Developer Radiangames has released a few cool puzzle games recently, but it's been a while since Radiangames last visited the shooting genre on iOS. Since their twin-stick shooters are among the best available on the App Store, it's a more than welcome return. Of course, JoyJoy [$1.99] represents a return in more than one way, since it's actually a revamped version of one of the developer's oldest games. You would think that would put the game in a hard position, launching among its successors and all, but it does enough to differentiate itself to make it worth owning for any fan of the genre...

'Kero Blaster' Review - Toad, All Carnage

It's hard not to think about Cave Story while playing Kero Blaster [$4.99]. For those unfamiliar with Cave Story, it was one of the first big games of the modern indie era. Released all the way back in 2004 on PC, it was an extremely impressive take on the Metroid-style non-linear action game genre. Packed with challenge, secrets, and great action gameplay, it held up strongly to the best the genre had to offer. On top of that, it was faux-retro well before that became trendy, featuring adorable and expressive pixel-art characters and a wonderful chiptune soundtrack. Released on the PC for free and ported to almost everything under the sun except mobiles, it drew attention to the indie scene in a way no other game had before and few have since. It wasn't just a great game, it was an important game, and it was all the product of one single person: Daisuke "Pixel" Amaya. Cave Story was the result of five years of work for him, and it shows in every respect...

Cipher Prime Studios has amazed us before with hits such as Fractal, Splice and Pulse, each exploring various avenues related to puzzle and music/rhythm gameplay. With Intake: Be Aggressive [$0.99 (HD)], Cypher takes aim squarely at the arcade/shooter genre and hits the mark beautifully. Frenzied visuals, fast-paced gameplay with the right amount of strategy, and an awesome soundtrack make for an excellent iPad experience that’s well worth picking up...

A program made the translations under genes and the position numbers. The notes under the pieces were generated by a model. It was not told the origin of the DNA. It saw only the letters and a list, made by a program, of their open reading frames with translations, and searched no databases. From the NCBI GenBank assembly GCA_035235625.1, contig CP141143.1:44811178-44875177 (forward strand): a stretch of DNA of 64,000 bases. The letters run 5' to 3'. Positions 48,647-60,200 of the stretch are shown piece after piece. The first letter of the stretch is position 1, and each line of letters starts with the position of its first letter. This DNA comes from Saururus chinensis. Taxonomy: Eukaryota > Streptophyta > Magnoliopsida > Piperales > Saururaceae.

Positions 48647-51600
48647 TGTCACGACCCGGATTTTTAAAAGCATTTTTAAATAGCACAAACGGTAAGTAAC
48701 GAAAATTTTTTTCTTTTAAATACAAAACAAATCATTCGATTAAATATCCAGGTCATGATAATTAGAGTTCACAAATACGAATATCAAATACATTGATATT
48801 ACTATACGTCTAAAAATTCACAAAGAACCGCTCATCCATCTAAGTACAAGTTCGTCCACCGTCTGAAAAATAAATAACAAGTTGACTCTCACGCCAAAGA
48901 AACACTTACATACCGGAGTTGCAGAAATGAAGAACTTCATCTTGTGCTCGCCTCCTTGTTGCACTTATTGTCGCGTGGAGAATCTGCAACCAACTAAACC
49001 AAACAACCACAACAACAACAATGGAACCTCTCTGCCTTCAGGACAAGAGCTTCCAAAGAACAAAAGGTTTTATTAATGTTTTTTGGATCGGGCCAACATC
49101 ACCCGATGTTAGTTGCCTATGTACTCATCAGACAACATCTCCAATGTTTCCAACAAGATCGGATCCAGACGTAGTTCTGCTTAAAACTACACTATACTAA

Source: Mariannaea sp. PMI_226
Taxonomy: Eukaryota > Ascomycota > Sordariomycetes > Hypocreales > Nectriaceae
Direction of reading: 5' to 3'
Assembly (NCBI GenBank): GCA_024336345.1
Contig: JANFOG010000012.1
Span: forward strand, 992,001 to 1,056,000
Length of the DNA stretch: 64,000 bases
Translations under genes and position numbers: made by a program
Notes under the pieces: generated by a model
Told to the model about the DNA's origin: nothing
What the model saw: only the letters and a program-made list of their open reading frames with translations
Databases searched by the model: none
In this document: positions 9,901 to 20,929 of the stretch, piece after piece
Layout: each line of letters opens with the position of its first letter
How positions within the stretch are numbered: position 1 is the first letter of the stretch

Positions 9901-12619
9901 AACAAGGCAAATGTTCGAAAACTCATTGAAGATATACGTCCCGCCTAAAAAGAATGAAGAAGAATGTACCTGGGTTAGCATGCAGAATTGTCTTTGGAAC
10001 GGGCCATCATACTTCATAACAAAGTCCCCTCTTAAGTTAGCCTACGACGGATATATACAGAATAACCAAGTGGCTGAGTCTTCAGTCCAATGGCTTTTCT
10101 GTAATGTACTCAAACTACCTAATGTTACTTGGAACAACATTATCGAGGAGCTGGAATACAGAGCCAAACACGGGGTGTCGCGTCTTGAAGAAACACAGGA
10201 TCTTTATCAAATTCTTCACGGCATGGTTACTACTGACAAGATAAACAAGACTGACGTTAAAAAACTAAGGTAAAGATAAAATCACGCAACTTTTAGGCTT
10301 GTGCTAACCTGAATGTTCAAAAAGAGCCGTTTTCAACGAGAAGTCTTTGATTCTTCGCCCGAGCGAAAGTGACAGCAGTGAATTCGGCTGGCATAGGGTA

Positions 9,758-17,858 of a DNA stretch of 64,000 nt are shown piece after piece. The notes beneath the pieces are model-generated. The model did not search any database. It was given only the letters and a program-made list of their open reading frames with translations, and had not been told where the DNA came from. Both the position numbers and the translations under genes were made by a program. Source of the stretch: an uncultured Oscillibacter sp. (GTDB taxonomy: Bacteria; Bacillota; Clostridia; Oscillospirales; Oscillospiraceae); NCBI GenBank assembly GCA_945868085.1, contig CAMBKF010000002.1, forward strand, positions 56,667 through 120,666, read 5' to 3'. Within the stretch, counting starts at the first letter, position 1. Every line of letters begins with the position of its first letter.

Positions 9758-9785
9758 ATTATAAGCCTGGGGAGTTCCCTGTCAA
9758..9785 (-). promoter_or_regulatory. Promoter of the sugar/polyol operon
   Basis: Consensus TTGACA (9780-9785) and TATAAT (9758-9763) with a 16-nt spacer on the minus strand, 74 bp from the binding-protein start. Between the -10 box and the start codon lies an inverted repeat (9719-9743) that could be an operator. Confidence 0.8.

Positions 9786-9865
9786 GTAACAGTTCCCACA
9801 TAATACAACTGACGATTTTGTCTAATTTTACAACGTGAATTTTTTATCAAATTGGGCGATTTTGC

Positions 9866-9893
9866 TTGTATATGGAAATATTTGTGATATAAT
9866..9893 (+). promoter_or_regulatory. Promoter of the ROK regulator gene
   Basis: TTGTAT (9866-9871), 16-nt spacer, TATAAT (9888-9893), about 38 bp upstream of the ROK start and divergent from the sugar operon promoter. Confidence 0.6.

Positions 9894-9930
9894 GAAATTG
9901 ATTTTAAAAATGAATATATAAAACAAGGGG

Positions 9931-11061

The iOS platform is one of the best platforms for shoot-em-ups of all time. Yes, I'm going there. In previous reviews of shoot-em-ups I've written here, I may have come off a bit harsh, but that's the reason for it. This is a platform where we have excellent versions of classic shooters like Raiden Legacy [$4.99], Blazing Star [$0.99], the R-Type [$1.99] games, and Cave's finest arcade games. We have ports of modern games like Sine Mora [$5.99] and Dariusburst [$10.99], and even a good selection of original titles like Space Invaders Infinity Gene [$4.99], Phoenix HD [Free], Danmaku Unlimited 2 [$4.99], and Dodonpachi Maximum [$11.99]. That's the cream of the crop, but there are plenty of other excellent shooters available for your mobile device. All of these are available for some of the lowest prices we've ever enjoyed shoot-em-ups at. Simply put, this is a buyer's market of epic proportions, and when you can plunk down a few bucks to get R-Type 2 [$1.99] or drop a ten-spot and change to get a Cave shooter, it becomes a lot harder to justify spending time or money on the mediocre...